With a nine-month-old baby, you might feel a little like you want to hit the pause button. Between their sweet smiles, better nights of sleep and more fun ways to play during the day, this can truly be an amazing stage. (But, to be fair, we think that for just about all stages. There is always something to appreciate!)

Right now, your baby's newfound mobility is probably keeping them and you on the go. Some babies are gearing up to walk around this point while others are content to get around by crawling, scooting or even rolling for a while longer. That's fine—there's a pretty broad range with most motor skill milestones. Still, by keeping track of what milestones your baby is working on achieving, you can support their development and consult with your pediatrician if you have any questions or concerns.

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Nine-month-old baby milestones

Here's what The American Academy of Pediatrics and Centers for Disease Control and Prevention says about nine-month-old baby milestones.


  • With a developing understanding of object permanence, your nine-month-old baby realizes things still exist when they are out of sight. This makes peekaboo a real hit!
  • Your baby is working on talking... although you might not be able to make sense of everything they say quite yet. Note if your baby doesn't babble yet.
  • Your nine-month-old should be able to track objects as they move, which includes watching things as they fall.

Motor Skills:

  • One way or another, most nine-month-old babies are on the move. Although your baby may not be walking yet (or even for a while), pay attention to whether they can bear weight on their legs with support.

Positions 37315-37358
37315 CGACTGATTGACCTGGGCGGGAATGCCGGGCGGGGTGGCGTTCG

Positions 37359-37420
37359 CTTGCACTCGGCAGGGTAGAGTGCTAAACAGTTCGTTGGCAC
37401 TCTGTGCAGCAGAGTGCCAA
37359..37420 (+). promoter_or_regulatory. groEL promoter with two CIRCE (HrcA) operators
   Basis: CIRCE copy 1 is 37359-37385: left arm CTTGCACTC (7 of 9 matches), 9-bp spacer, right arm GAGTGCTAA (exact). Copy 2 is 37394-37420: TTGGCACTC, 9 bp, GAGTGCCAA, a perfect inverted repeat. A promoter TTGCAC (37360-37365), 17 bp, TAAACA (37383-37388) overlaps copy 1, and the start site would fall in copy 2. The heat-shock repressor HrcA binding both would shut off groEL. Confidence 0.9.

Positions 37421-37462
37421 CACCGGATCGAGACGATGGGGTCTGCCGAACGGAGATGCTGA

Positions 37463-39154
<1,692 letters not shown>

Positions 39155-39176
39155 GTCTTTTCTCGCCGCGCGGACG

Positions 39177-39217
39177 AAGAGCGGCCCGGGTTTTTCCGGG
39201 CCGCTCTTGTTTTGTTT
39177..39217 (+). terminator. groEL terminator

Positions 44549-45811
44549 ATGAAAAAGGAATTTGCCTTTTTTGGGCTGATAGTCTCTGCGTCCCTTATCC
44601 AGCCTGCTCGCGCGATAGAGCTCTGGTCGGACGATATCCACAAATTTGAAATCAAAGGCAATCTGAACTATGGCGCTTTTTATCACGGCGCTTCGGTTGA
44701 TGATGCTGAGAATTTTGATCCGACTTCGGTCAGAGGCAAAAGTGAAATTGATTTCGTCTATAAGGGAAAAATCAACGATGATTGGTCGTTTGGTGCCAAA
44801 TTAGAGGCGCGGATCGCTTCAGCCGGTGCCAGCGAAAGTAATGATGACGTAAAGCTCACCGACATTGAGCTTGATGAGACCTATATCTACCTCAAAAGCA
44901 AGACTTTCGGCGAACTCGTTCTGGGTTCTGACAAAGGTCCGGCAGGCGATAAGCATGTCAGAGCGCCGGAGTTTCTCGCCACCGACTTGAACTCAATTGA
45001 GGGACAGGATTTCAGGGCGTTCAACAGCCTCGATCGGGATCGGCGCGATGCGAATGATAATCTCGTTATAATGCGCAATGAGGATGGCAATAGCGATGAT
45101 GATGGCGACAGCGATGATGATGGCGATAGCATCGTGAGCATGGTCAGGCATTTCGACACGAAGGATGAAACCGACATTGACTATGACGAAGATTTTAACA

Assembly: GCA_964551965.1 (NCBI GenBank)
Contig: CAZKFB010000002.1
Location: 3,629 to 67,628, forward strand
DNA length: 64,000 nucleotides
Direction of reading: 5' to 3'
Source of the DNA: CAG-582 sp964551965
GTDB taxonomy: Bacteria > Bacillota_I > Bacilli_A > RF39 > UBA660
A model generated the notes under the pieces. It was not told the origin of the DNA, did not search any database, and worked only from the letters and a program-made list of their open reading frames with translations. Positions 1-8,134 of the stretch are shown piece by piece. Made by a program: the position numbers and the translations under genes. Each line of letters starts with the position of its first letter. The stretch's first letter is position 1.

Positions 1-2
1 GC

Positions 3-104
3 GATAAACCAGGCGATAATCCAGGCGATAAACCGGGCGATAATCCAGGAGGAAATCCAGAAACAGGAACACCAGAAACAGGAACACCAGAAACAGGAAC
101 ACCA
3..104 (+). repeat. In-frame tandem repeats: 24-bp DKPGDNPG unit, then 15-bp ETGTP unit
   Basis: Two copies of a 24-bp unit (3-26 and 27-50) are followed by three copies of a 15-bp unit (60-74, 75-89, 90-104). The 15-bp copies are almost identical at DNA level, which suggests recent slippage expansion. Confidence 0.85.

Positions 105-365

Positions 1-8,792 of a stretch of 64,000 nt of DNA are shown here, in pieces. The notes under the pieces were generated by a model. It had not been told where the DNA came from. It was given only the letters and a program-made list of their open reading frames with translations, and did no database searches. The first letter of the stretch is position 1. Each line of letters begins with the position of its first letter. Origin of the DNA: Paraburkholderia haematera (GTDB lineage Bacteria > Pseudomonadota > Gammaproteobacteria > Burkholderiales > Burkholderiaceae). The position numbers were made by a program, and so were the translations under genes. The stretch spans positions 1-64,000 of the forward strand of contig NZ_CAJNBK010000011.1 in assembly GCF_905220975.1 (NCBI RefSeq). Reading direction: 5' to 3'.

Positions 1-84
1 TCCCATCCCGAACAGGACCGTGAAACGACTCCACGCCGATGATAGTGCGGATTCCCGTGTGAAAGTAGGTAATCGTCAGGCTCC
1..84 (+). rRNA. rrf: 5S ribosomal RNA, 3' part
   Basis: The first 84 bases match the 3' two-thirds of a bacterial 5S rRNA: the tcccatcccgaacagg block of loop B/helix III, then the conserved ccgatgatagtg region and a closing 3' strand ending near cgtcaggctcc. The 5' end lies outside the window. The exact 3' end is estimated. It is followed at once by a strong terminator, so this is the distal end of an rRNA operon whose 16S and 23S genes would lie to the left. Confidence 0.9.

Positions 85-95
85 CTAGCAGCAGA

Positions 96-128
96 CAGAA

• Your baby's fine motor skills are developing, too! Your nine-month-old should be able to transfer objects from hand to hand.
  • Your baby should be both skilled and interested in putting things in their mouth. That's great at mealtime, but be sure to keep them away from small objects that could be choking hazards.

Social and Emotional:

  • Your nine-month-old baby may feel a bit of stranger danger—even when you know the person. They may react with tears or by being a bit clingy with a familiar adult. Give your child time and space to warm up to new people.
  • By nine months, your baby likely has some pretty strong preferences about everything from their favorite food to a favorite toy.
  • Your baby should show interest in observing other people and work on copying sounds or gestures they see.

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How to support your nine-month-old baby’s development this month

Up for a little homework assignment, mama? Here are some nine months old baby activities to support your cutie's development.

  • Help your nine-month-old baby learn how to play with toys in new ways, such as by lining up toy blocks and then stacking them.
  • Play with your nine-month-old baby by rolling a favorite toy across the room and then having a crawling "race" to reach it.
  • Encourage your nine-month-old baby's communication skills by getting excited when they point something out to you.

It’s science: Practicing self-care as a parent helps your child’s development

While you think about your baby's development, search for enriching nine months old baby activities and seek new ways to play, don't forget about yourself. Really—research shows that babies and kids whose parents limit stress are less likely to have developmental delays.

No one knows your baby like you. As they grow, you'll get the privilege to learn more about what makes them unique. For now, that may look like your nine-month-old focusing on one set of skills while one of their baby friends is more advanced in another way—and that can be perfectly normal! Look instead for bigger trends, such as if your baby isn't communicating, shows signs of muscle weakness or doesn't seem to react to stimulation. If you have questions or concerns, bring them up with your child's doctor.

Nine-month-old baby 101: